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Immigrant Job Search Assimilation in Canada

Immigrant assimilation is a major issue in many countries. While most of the literature studies assimilation through a human capital framework, we examine the role of job search assimilation. To do so, we estimate an equilibrium search model of immigrants operating in the same labor market as natives, where newly arrived immigrants have lower job offer arrival rates than natives but can acquire the same arrival rates according to a stochastic process. Using Canadian panel data, we find substantial differences in job offer arrival and destruction rates between natives and immigrants that are able to account for three fifths of the observed earnings gap. The estimates imply that immigrants take, on average, 13 years to acquire the native search parameters. The job search assimilation process generates 18% earnings growth for immigrants in a 40 year period following migration.

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Paper provided by University of Western Ontario, CIBC Centre for Human Capital and Productivity in its series University of Western Ontario, CIBC Centre for Human Capital and Productivity Working Papers with number 20136.

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Date of creation: 2013
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Handle: RePEc:uwo:hcuwoc:20136
Contact details of provider: Postal: CIBC Centre for Human Capital and Productivity, Social Science Centre, University of Western Ontario, London, Ontario, Canada N6A 5C2
Phone: 519-661-2111 Ext.85244
Web page: http://economics.uwo.ca/research/research_papers/cibc_workingpapers.html

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  1. Christopher J. Flinn, 2002. "Labour Market Structure and Inequality: A Comparison of Italy and the U.S," Review of Economic Studies, Oxford University Press, vol. 69(3), pages 611-645.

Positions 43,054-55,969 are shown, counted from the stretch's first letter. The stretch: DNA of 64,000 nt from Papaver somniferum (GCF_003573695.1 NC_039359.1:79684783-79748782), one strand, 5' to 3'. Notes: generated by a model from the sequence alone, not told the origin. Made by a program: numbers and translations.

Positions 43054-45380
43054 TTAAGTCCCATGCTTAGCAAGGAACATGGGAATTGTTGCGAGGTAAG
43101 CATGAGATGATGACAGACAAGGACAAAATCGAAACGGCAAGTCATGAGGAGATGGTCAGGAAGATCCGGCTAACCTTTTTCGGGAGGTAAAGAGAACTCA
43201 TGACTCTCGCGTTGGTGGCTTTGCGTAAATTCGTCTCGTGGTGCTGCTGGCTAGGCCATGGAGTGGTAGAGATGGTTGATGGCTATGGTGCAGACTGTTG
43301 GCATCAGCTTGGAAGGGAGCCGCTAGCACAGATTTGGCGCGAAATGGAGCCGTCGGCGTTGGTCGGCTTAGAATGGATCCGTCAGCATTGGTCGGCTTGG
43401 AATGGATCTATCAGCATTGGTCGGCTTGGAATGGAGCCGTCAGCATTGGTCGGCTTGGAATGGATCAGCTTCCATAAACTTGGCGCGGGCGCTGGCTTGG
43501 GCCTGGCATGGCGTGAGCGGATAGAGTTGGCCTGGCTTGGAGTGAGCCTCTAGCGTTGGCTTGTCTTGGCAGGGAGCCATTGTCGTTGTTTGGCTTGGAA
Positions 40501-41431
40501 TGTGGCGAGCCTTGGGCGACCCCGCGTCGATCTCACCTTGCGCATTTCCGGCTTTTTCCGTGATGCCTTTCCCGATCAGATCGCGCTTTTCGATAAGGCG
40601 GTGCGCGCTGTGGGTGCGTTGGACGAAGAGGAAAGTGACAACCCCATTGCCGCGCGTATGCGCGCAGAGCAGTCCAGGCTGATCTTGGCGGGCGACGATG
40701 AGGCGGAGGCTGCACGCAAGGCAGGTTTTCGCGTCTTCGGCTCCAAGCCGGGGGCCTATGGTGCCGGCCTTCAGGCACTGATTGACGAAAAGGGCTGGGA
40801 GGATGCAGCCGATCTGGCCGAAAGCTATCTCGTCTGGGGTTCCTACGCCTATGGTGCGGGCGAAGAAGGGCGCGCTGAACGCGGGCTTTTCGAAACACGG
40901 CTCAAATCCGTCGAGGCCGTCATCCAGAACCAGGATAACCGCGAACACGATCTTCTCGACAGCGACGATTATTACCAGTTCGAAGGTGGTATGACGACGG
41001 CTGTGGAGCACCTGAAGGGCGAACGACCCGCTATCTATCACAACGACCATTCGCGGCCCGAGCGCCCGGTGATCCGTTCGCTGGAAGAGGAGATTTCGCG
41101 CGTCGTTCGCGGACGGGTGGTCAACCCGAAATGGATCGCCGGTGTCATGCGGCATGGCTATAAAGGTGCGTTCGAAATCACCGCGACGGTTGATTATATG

2. Zhang, Yahong, 2012. "A search interpretation of the family gap," Labour Economics, Elsevier, vol. 19(2), pages 186-197.
  3. Ana Ferrer & W. Craig Riddell, 2008. "Education, credentials, and immigrant earnings," Canadian Journal of Economics, Canadian Economics Association, vol. 41(1), pages 186-216, February.
  4. Andri Chassamboulli & Theodore Palivos, 2010. "“Give me your Tired, your Poor,” so I can Prosper: Immigration in Search Equilibrium," University of Cyprus Working Papers in Economics 12-2010, University of Cyprus Department of Economics.
  5. Daneshvary, Nasser, et al, 1992. "Job Search and Immigrant Assimilation: An Earnings Frontier Approach," The Review of Economics and Statistics, MIT Press, vol. 74(3), pages 482-92, August.
  6. Liu, Xiangbo, 2010. "On the macroeconomic and welfare effects of illegal immigration," Journal of Economic Dynamics and Control, Elsevier, vol. 34(12), pages 2547-2567, December.
  7. Baker, Michael & Benjamin, Dwayne, 1994. "The Performance of Immigrants in the Canadian Labor Market," Journal of Labor Economics, University of Chicago Press, vol. 12(3), pages 369-405, July.
  8. Dechief, Diane & Oreopoulos, Philip, 2012. "Why do some employers prefer to interview Matthew but not Samir? New evidence from Toronto, Montreal and Vancouver," CLSSRN working papers clsrn_admin-2012-8, Vancouver School of Economics, revised 19 Feb 2012.
  9. Deepti Goel & Kevin Lang, 2009. "Social Ties and the Job Search of Recent Immigrants," NBER Working Papers 15186, National Bureau of Economic Research, Inc.
  10. Nabanita Datta Gupta & Lene Kromann, 2013. "An Equilibrium Search Model of the Labor Market Entry of Second-Generation Immigrants and Ethnic Danes," Economics Working Papers 2013-04, School of Economics and Management, University of Aarhus.
  11. Borjas, George J., 1999. "The economic analysis of immigration," Handbook of Labor Economics, in: O. Ashenfelter & D. Card (ed.), Handbook of Labor Economics, edition 1, volume 3, chapter 28, pages 1697-1760 Elsevier.
  12. Kaivan Munshi, 2003. "Networks In The Modern Economy: Mexican Migrants In The U.S. Labor Market," The Quarterly Journal of Economics, MIT Press, vol. 118(2), pages 549-599, May.
  13. repec:dgr:uvatin:19980113 is not listed on IDEAS
  14. Chassamboulli, Andri & Palivos, Theodore, 2010. ""Give me your Tired, your Poor," so I can Prosper: Immigration in Search Equilibrium," MPRA Paper 32379, University Library of Munich, Germany.
  15. Ortega, Javier, 2000. "Pareto-Improving Immigration in an Economy with Equilibrium Unemployment," Economic Journal, Royal Economic Society, vol. 110(460), pages 92-112, January.
  16. Arthur Sweetman & Casey Warman, 2013. "Canada's Immigration Selection System and Labour Market Outcomes," Canadian Public Policy, University of Toronto Press, vol. 39(s1), pages 141-160, May.
  17. Bowlus, Audra J & Kiefer, Nicholas M & Neumann, George R, 1995. "Estimation of Equilibrium Wage Distributions with Heterogeneity," Journal of Applied Econometrics, John Wiley & Sons, Ltd., vol. 10(S), pages S119-31, Suppl. De.
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